P&Z to discuss another mixed-use development Feb. 22

Another controversial mixed-use development could be in the city of Shelton’s future.

The city’s Planning and Zoning Commission decided it will continue its hearing for an application for a development that would feature a hotel, a 145-unit luxury apartment building, a restaurant, retail space, and an auto service center at its Feb. 22 meeting.

Although there was no time for public comment during the hearing, Greg Tetro of SOS Save Our Shelton commented on the proposal after the meeting.

“Same song and dance, different day,” Tetro said. “Spent another close to two hours of how this proposal is the greatest thing since sliced bread. Can’t wait for our day to bring it back to reality.”

The project would be located on Bridgeport Avenue and 48 Long Hill Cross Road and is slated for development across from the proposed Towne Center at Shelter Ridge, which is still awaiting the commission’s decision.

City Engineer Robert Kulacz warned the P&Z via a letter to reject the new development slated for Wells Hollow Farm because of the impact it could have on traffic. The commission presented the letter during a public hearing on Jan. 25.

“The high intensity of this application that leaves no buffer between the development and the Wells Hollow Brook quarter includes three driveways across from the brook. There will be significant traffic impact due to the size and intensity of this proposed development. The Commission should give serious consideration to rejecting this high density development due to the negative impact of Wells Hollow Brook and its corridor, as well as traffic impact to both Long Hill Cross Road and Bridgeport Ave.”

Hearing postponed from September

Site attorney Dominick Thomas explained that the application for the Wells Farm property was filed in September but because the commission had a busy schedule, the hearing was delayed until January. He said that during that time, revisions were made to the hotel, which includes removing the restaurant from the hotel.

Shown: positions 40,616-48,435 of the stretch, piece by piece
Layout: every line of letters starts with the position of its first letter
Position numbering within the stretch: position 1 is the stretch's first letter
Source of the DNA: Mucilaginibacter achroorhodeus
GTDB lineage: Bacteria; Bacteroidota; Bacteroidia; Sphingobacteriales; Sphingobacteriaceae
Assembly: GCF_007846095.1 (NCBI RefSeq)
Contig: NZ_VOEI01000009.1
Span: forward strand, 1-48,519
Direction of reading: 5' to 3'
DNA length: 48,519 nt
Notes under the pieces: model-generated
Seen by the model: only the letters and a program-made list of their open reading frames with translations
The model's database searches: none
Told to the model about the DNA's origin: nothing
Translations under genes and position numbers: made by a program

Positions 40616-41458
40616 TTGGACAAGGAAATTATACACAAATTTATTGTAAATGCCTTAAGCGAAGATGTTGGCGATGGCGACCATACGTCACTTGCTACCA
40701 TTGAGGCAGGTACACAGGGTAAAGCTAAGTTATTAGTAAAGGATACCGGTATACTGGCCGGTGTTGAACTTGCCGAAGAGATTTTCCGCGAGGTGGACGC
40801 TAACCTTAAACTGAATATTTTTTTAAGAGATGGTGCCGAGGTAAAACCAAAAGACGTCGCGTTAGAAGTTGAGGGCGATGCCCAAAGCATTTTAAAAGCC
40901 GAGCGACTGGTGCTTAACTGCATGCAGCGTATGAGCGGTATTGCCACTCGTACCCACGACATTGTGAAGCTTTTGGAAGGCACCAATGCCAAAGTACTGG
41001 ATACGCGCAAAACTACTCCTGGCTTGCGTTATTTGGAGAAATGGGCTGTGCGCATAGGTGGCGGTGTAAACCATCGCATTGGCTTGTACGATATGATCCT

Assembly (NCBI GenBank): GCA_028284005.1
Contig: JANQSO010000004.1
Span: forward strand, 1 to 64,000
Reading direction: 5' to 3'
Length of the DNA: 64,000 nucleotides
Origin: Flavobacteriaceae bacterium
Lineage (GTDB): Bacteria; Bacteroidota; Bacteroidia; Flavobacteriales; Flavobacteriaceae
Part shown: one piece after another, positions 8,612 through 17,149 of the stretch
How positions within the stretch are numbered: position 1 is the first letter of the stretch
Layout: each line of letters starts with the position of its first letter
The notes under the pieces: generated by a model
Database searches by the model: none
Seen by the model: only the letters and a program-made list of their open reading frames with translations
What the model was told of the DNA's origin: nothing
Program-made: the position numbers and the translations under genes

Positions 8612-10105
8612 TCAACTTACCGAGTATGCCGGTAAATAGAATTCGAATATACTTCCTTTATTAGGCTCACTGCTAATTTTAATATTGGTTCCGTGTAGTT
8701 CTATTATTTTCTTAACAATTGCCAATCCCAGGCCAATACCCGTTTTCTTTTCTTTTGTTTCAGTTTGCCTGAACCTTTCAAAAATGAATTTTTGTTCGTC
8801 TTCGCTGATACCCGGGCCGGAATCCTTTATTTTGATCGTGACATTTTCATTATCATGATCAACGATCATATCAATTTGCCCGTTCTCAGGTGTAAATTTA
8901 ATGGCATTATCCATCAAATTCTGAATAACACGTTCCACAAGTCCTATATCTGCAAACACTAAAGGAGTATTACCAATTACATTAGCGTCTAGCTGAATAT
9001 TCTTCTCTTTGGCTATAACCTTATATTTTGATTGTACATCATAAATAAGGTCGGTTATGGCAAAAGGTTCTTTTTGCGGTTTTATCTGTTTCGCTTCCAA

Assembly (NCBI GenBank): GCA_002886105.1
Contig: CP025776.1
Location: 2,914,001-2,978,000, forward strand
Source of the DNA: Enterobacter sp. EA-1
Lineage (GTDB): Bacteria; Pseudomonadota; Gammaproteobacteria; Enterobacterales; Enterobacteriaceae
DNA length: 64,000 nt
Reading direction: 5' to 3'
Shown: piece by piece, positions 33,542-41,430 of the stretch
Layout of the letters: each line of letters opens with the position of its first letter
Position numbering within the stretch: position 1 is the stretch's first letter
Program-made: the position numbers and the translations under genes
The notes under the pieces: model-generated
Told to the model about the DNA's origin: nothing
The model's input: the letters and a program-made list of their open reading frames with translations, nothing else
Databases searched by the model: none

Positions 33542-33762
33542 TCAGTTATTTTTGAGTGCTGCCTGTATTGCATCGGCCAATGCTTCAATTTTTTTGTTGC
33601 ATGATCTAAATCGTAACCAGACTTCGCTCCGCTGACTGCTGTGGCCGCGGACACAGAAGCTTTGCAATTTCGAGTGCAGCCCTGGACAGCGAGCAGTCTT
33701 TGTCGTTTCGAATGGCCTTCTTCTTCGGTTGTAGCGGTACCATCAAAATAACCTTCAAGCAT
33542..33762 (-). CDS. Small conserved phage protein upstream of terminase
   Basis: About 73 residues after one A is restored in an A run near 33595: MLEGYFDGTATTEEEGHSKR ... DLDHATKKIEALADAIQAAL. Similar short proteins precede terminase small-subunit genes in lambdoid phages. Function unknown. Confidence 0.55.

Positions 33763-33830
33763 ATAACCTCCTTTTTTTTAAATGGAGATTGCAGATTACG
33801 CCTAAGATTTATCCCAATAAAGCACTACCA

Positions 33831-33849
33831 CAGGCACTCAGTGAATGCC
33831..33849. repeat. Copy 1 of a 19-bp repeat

Thomas came before the P&Z to discuss the revised proposal for the development. He said the property has some “unique features.”

He said the property would have to be developed in two levels because there is a sewer line that runs through it. One level would be accessed off Long Hill Cross Road and the other accessed off Bridgeport Avenue, according to Thomas.

Apartment details for 145 units

The residential portion of the project would include 145 apartments, consisting of one-bedroom units, two-bedroom units, and two-bedroom units with a den.

The one-bedrooms units would be 750 square feet, and the two-bedroom units would range in size between 1,000 square feet and 1,200 square feet. All the units would have nine-foot ceilings, stainless steel appliances, granite countertops, and wood floors. The apartment complex would include a clubhouse, swimming pool, business center, and amenities.

The president of Realty Concepts Inc., Stanley Gniazdowski, spoke for the developer and said the growth of employment in Fairfield County could positively affect the market for real estate. He told the commission that real estate is dependent on employment and when there is growth in employment, there is demand for industrial and retail real estate.

Civil engineer Manny Silva from Rose-Tiso & Co. told the commission the development proposes 815 parking spaces near the hotel and restaurants, and said the clubhouse would be near the residential outdoor space with a pool. The building would be four stories in the front and three stories in the back. Silva said there would be some blasting of rock on the project.

Public against ‘overdevelopment’

Shelton resident Peter Squitieri said he is against the project.

“I think there’s just too much overdevelopment going on in Shelton,” he said. “We’re beginning to swell with all these ideas of people demanding luxury rentals, when in reality there is no demand for it.”

Another member of Save Our Shelton, Caitlin Augusta, said the development is being proposed before the city has felt the effects of other similar applications.

“I’m concerned about the size of that project and Shelter Ridge and what Bridgeport Avenue is going to look like if they both go in,” Augusta said.